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OPEN THREAD: Can Niles Paul carry the load?


OPEN THREAD: Can Niles Paul carry the load?

Jordan Reed missed last week's OTA sessions for the Redskins after undergoing knee surgery, and is not expected back for Washington until training camp next month. For in-tune Redskins fans, Reed missing time comes as no surprise. In two seasons with the Redskins, Reed has suited up in 20 out of 32 games. 

Reed has missed time with a variety of ailments - knee, ankle, concussions, hamstrings - the list is long. For a young player at a position that demands physical play, Reed has proven to be hard to count on. Beyond the 12 games in two years he couldn't play, another handful saw Reed exit early after re-aggravating injuries or developing new ones. 

That is not to say Reed lacks talent, in fact, he has lots of it. When healthy Reed can produce like a top-flight tight end. He showed that his rookie year when in back to back weeks he caught 17 balls for more than 200 yards and a TD. Last year, he again showed a glimpse of his talent in a nine catch, 123 yard performance in a late November loss to the Colts.


Nobody questions the talent, but at what point must the Redskins brass consider Reed a liability? Niles Paul lands second on the tight end depth chart, and while he does not have the same talent as Reed, Paul is durable. In four seasons with Washington, Paul has missed just four games, including zero last season. Given the most offensive opportunities of his career, 2014 also marked Paul's best year as a pass catcher. He went for over 500 yards receiving and a touchdown, catching passes from three different QBs.

Paul has size and speed, though not the best hands for a starting tight end. With Reed rehabbing a knee in June and a history of injury trouble, is it time for Redskins coach Jay Gruden to think of Paul as the starter at tight end? Let us know what you think in the comments. 

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Derrius Guice shares workout video amid reports swirling about his health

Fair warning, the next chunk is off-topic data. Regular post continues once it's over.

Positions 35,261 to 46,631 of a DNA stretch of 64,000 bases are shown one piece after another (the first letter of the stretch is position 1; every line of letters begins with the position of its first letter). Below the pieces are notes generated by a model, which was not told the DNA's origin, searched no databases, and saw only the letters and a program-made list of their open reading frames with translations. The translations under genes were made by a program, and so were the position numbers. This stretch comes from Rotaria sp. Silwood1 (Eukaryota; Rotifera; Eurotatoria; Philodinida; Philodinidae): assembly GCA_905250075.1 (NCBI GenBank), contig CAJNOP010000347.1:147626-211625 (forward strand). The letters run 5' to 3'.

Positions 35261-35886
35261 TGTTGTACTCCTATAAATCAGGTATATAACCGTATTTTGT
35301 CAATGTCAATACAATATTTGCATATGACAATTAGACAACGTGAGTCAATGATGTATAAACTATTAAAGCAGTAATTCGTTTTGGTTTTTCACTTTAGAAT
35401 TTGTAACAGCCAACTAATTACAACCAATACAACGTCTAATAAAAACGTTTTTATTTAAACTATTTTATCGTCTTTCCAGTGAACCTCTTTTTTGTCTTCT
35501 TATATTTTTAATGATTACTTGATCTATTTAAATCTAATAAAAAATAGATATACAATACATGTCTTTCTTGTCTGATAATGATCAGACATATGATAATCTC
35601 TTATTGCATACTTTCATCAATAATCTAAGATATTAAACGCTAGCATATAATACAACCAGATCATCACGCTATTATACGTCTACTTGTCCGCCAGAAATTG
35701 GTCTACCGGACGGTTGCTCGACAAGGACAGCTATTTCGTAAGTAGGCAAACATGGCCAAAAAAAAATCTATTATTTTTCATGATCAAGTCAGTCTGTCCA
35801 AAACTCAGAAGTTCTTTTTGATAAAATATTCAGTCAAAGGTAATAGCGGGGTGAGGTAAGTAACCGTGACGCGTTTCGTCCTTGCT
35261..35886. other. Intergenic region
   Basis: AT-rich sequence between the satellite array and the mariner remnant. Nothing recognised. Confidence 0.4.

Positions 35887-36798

Derrius Guice shares workout video amid reports swirling about his health

Many Redskins' fans became increasingly worried over the weekend about the health of running back Derrius Guice after a report came out that he suffered a hamstring injury during his rehab process from an ACL injury he suffered last August.

The report questioned Guice's availability for the start of Redskins' training camp, which begins on July 25.

In response to the report, Guice tweeted: "I don’t listen to the noise. I know what’s going on with me." He has since deleted his Twitter account.

But Guice is still an active user on Snapchat, and took to the platform on Monday to share footage of himself working out. The second-year running back shared video taken of him performing a number of drills, many of which required him to change direction quickly and test his hamstring, as well as his knee.

Guice even captioned one of the videos "Hamstring who," with several eyes emojis attached to the caption. Based on his caption, Guice does not appear to seem concerned that this latest report will affect his status for the upcoming season.

Prior to his ACL injury last August, Guice showed plenty of promise during training camp and the preseason. 

At this point, Redskins fans just want Guice to be healthy and ready for Week 1 and showcase the talent that earned him an All-SEC honor at LSU.


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Cowboys' Ezekiel Elliott has said privately he will hold out from training camp, per report

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Cowboys' Ezekiel Elliott has said privately he will hold out from training camp, per report

Since entering the NFL in 2016, Cowboys running back Ezekiel Elliott has established himself as one of the elite rushers in the NFL.

Now, he wants to be paid like it.

Elliott, who has two years remaining on his rookie deal, has privately said he plans on holding out from training camp until he receives a new deal, per ProFootballTalk.

Slated to make just $3.5 million in 2019, Elliott is one of the most underpaid players in all of football. He's set to make $9.09 million in 2020, the final year of his rookie deal.

Dallas has put off extension talks with Elliott simply because he's still under contract for two more seasons, per the report.

Quarterback Dak Prescott and wide receiver Amari Cooper are both free agents after the season, and the Cowboys would like to keep both at all costs, ProFootballTalk said. Additionally, Dallas just signed defensive end Demarcus Lawrence to a five-year, $105 million contract extension this offseason.

Should he not receive a contract extension, Elliott could face a situation similar to what Demarco Murray had with the Cowboys in 2014. Murray set a franchise record for most rushing yards in a season, yet Dallas still chose to let him walk in free agency.

Elliott's not the only star running back threatening to holdout this offseason. Los Angeles Chargers' Melvin Gordon has publicly stated he will skip training camp until he gets a new deal and is not afraid to miss regular-season games, similar to what Le'Veon Bell did last year with the Pittsburgh Steelers. 

Since entering the NFL in 2016, Elliott has led the NFL in rushing twice. His 4,048 total rushing yards over the past three seasons are the most in the NFL, and he has over 600 more rushing yards than Los Angeles Rams' Todd Gurley, the next most rushing yards over that span.

Whether he actually holds out or whether the Cowboys turn their attention to extending their star running back will be seen in the coming weeks.